I first started using shelf liner back in the 4th Edition Dungeons & Dragons days, when I was using the licensed Dungeon Tiles to create my in-game maps. I actually bought liner in a variety of colours, so I would use blue for sea/water based maps, brown or green for outdoor maps and black for dungeons and pretty much everything else. I still use shelf liner for dungeons but nowadays it’s more likely to be for when we’re playing Gloomhaven.
An Earthquake of Catan is what first inspired me to use these shelf liner board games. Now I roll one out for pretty much any board game we play but they are most useful for modular boards and tile-laying games. I actually can’t imagine playing something like Isle of Skye or setting up Wasteland Express Delivery Service without one.
Sometimes called Drawer Liner, Non-Slip Netting, or Grip Liner you can find this stuff pretty much everywhere. You can get it at any kitchen store, hardware store, Walmart, Amazon, etc. Check your local dollar store as well. Dollarama in Canada tends to carry it on and off and when I find it I usually buy a couple of rolls.
So now that your boards and tiles are staying in place, what about the components on the boards? This next suggestion also goes back to my D&D days. For years I’ve been using Stick-Tac to hold chits, counters, scenery and more in place on my game boards. I personally use some blue stuff that I’ve had for years which I think is Fun-Tak brand. As far as I can tell there isn’t really a difference between the blue and white. The stuff I have been using, and re-using, I have had for many, many, years. Like more than twenty. So you basically only ever have to pick up one pack.
HEADS UP: If you do use stick-tac make sure you remove it before you put your game away. If you plan on leaving a game set up I also recommend removing it. There is some oil that is used in the adhesive putty that will sink in and stain your tiles over time. This does take a while, weeks, but it’s worth taking the time to remove any adhesive you use just in case.
Poker Chips for Board Games?
I don’t know what it is with board games and crappy money. People have been hating on paper money since Monopoly, yet companies continue to use it in their games. The most common replacement for paper money in games is Poker Chips. A local gamer introduced me to using Poker Chips during a public play event where we were playing Power Grid and I was hooked after just one play.
Now there are a ton of different options out there at a huge range of prices. Personally, though I’m in love with the Iron Clays from Roxley Games. These came with my Kickstarter copies of Brass Birmingham and Brass Lancashire but you can buy them separately. They are high-end chips that don’t have the usual Casino iconography on them (no card suits or d6s). Instead, they are much more generic which I really like.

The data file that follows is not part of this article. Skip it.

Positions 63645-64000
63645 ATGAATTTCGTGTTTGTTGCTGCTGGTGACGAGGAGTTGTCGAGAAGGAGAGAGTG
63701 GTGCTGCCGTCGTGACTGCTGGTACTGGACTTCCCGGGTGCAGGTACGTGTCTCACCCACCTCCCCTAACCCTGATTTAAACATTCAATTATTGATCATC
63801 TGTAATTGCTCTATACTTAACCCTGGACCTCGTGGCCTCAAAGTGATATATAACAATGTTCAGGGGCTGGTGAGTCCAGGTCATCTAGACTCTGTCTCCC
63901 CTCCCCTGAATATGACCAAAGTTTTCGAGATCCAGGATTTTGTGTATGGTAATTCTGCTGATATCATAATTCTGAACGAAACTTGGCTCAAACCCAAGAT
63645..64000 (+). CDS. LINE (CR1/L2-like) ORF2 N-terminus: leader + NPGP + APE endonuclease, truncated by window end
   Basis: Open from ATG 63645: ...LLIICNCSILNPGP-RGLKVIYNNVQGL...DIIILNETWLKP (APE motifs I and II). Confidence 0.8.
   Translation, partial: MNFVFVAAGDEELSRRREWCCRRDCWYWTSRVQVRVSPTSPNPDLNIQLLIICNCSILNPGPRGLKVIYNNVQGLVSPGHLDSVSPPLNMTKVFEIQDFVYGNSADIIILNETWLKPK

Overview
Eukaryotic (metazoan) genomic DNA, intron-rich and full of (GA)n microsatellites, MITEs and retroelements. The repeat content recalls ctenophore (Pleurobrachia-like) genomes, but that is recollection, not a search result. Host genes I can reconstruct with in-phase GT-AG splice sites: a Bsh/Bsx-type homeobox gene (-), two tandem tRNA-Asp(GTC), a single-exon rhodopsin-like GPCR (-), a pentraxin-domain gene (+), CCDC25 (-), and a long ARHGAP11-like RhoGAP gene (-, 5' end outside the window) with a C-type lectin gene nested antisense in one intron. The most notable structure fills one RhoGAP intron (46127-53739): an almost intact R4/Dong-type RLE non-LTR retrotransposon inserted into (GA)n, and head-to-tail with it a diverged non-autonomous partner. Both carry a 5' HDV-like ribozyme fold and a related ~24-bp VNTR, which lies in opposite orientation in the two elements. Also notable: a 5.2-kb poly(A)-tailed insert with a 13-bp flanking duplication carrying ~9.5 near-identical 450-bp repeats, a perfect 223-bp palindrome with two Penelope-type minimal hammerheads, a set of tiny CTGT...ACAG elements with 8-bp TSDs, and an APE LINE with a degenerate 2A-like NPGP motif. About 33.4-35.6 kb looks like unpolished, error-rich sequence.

Some people do like their paper money and there are plenty of other alternatives to poker chips. Actually, there are some really cool ways to replace the money in your games with things like metal and plastic coins, acrylic crystals and more.
I highlight a bunch of these options in my Money Money Money Gamer Gift Guide.
Other Board Game Upgrades:
Now this section here may not actually make your gameplay any better but it does make the game experience cooler. I’m talking about adding some bling to your games, making them more immersive or visually pleasing.
I’ve got an entire Gamer Gift Guide on Board Game Bling and I’m not going to repeat the list here. On that post, you will find fancy game mats, replacement components, light up dice, fleet movement stands, RPG tools, and more.
Just know that there are a ton of creative people with big imaginations out there making awesome things to bling out your game collection.
Game Room Upgrades:
Instead of simply improving how your board games look, how about improving how your game room looks? There are tons of ways to bling out your game room.
One of the most important things in your game room, after the actual games, is the table you are playing on. Personally, I have a nice big 8″x4″ boardroom table in the centre of my room, but what I would love is a custom game table.
There are a lot of companies now offering custom board game tables. Check out The Table of Ultimate Gaming and the huge number of options at boardgametables.com. What I like to see is that there are more options and some lower-priced options starting to show up on the market. In particular, I have been impressed by Game Toppers which offer table tops you place over top of your existing furniture.
Something else you can do to improve your game room is to swap over to programmable LED lighting. For example, my game room is set up with Phillips Hue Lights.
These are great for being able to change the light to enhance the mood of the game we are playing. Even when just playing a strategy game, I love being able to change the lights to the “read” setting, which ups the brightness and makes colours easier to distinguish.
However, it’s when I’m running RPGs that these lights really shine. With the right app, I can have all of the lights in the room go dark, or flash bright like a thunderstorm, or I can have them flicker like a hearth fire or cycle through blues and greens for an underwater scene. You can even tie the lights into the speaker on your phone or sync them with sound effects or music.
Check out Episode 7 of The Tabletop Bellhop Live – Tech at the Table for other ways technology can enhance your game night.
So Many Awesome Tabletop Accessories:
At this point, I’ve already talked about a ton of stuff. There are truly just far too many cool gaming accessories to talk about.
I didn’t even get into transporting your games. Solutions like the awesome Quiver card carrying case, or seeing just how many games fit in a Cajon Bag. I didn’t talk about Dice Towers or Dice Trays. Dice Bags, GM Screen and lots of other RPGs items got missed. Even though I talked about game collection organization last week, I didn’t get around to talking about cube shelves for storing your board games.
Really, each of these topics could probably be their own blog post. Heck, maybe someday they will be.
For now, I hope I’ve at least given you some ideas for some great gaming accessories. While none of these is literally a Must Have, there are some, like component organizers and grip mats, that I think are pretty darn close. Then there is a slew of other stuff that is just nice to have. It’s up to you and your game group to decide exactly what you really want.
(We also discussed this topic on Episode 17 of the Tabletop Bellhop Gaming Podcast: Accessory to Gaming.)
So what gaming accessories do you own? Let me know in the comments below!